Church View care home puts spotlight on dining with dignity this Dementia Awareness Week | Care UK

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Church View care home puts spotlight on dining with dignity this Dementia Awareness Week

May 17th 2016

oj6a8987Care UK’s Church View care home in Seaham is providing support for family carers during Dementia Awareness Week (15th-21st May) with advice on how to help loved ones living with dementia to continue to eat well and enjoy a dignified dining experience.

Michelle Daglish, home manager at Church View, explained: “According to the Alzheimer’s Society, 850,000 people in the UK are now living with dementia; and somewhere between 20 and 50 per cent of those do not eat the right foods.  

“Through caring for older people in Seaham, we understand the importance of providing tasty, nutritious and well-balanced meals for people living with dementia, while also creating the right environment for mealtimes.  Here we have set out some easy-to-follow top tips to share our knowledge, and to help family carers make a positive difference to the health and wellbeing of their loved ones.”

Michelle’s top tips for family carers supporting people with dementia to eat well:

1.    Set the scene – Your loved one will cope better with meal times if they know they are coming. Let them see you preparing food and laying the table – even better, involve them in the process. Why not try a bread maker? The smell will make everyone hungry and signal the food is coming.  

2.    Routines and rituals – When we support people to eat we tend to do it in the same way we like to do it ourselves. Start by understanding how your loved one likes to eat, for example some people eat everything on the plate together, some people like to eat food groups separately. You can then support someone to eat in the way they would normally, and this will make it a more enjoyable experience for both of you. 

3.    Make it easy – Finger foods can really help someone living with dementia. Your loved one might not have gone off their food, they might just be struggling with the process of eating, so make it as easy as you can for them. By providing bite-size foods that can be eaten with your fingers, you can eliminate any problems someone might have with cutlery or cutting up their food and make the dining experience a more relaxed one.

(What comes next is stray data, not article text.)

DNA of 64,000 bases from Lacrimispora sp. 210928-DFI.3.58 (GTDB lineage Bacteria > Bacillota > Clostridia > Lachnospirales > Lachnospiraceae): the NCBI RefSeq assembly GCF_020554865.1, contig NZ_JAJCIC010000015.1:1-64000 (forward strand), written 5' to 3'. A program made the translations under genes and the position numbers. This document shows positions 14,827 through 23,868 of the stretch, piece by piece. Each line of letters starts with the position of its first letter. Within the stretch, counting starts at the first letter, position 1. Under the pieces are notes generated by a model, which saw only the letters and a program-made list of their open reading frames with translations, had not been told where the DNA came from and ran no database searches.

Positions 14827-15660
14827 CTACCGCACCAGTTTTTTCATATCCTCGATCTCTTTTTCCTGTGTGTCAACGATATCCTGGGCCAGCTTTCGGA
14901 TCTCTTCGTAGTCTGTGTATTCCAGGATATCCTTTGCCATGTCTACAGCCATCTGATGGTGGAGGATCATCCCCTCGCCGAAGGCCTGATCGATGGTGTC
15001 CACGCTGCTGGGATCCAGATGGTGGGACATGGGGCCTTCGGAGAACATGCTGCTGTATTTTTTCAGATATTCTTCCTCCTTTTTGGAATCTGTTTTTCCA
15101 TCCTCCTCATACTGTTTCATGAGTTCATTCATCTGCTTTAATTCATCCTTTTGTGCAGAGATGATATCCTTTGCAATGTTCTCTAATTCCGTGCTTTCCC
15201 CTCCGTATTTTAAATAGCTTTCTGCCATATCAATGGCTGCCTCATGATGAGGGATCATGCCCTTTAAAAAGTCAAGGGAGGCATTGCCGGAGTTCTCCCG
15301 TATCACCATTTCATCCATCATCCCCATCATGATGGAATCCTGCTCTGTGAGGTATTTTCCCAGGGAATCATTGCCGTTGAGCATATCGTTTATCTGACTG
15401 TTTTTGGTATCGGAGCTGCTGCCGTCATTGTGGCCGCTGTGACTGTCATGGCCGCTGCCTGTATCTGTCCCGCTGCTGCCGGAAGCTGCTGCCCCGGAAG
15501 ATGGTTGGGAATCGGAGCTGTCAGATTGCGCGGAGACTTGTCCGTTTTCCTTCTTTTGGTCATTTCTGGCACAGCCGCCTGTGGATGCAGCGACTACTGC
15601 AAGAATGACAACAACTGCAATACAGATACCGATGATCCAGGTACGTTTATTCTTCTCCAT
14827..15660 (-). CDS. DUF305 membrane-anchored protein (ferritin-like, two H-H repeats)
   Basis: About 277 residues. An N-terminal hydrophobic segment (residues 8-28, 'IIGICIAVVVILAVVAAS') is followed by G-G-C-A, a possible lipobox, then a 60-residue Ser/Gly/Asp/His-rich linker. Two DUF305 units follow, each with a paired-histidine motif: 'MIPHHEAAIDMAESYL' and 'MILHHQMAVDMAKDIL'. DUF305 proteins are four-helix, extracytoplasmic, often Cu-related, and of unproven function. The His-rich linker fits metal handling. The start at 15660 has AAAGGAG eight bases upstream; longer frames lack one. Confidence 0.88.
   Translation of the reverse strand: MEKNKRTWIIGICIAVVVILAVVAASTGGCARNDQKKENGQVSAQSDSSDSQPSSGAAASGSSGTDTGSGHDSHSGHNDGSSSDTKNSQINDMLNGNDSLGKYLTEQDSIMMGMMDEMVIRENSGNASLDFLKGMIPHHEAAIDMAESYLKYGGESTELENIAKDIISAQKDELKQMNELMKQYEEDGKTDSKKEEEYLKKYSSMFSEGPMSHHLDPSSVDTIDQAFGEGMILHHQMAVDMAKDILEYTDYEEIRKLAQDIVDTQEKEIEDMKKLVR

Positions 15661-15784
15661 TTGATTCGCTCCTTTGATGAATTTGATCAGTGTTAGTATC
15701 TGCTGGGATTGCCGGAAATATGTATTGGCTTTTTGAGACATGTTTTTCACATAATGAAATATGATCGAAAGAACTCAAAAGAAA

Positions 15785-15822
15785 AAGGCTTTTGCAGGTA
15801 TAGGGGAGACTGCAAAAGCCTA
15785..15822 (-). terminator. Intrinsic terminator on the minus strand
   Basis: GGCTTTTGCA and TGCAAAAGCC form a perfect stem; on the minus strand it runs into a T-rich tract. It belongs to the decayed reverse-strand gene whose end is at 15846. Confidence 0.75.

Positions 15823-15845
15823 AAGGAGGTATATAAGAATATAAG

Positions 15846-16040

4.    Cater to their tastes – People living with dementia may develop a particularly sweet or savoury tooth. If they will only eat crisps or sweets, this can lead to malnutrition. So, if your loved one has a sweet tooth, try adding honey when cooking carrots or parsnips; alternatively serve sauces such as apple or mint jelly on the side. You could even try baked or roasted sweet potatoes for a change. For those craving salty foods, try lime juice. It livens up the food and is far more healthy – perfect for those with hypertension.     

5.    Make it social – The dining experience should be made into a social experience.  Sit, eat and talk with loved ones – this will encourage them to stay seated for longer.

For more top tips about healthy eating in older age, download Care UK’s Eating as we age – a recently-published free guide for older people and their family carers on how to eat well and stay hydrated in older age.

Eating as we age can also be picked up from Church View care home on Church Lane in Seaham, County Durham For more information on Church View, please call home manager, Michelle Daglish or email Michelle.Daglish@careuk.com

Eating as we age is the latest in a series of advice guides for family carers from Care UK.  For information on other available guides, please go to www.careuk.com/support-for-carers

As soon as you enter Church View care home in Murton, Seaham, you’ll notice the welcoming family atmosphere. The vast majority of residents and staff are local, so there’s a very homely, relaxed atmosphere. Family members are always welcome: there’s a big box of toys waiting for grandchildren or even great-grandchildren to play with.

Church View
Church Lane
Murton
Seaham
County Durham
SR7 9PG

0191 6404 886

  • Residential care
  • Residential dementia care
  • Respite care
  • End of life care
  • Palliative care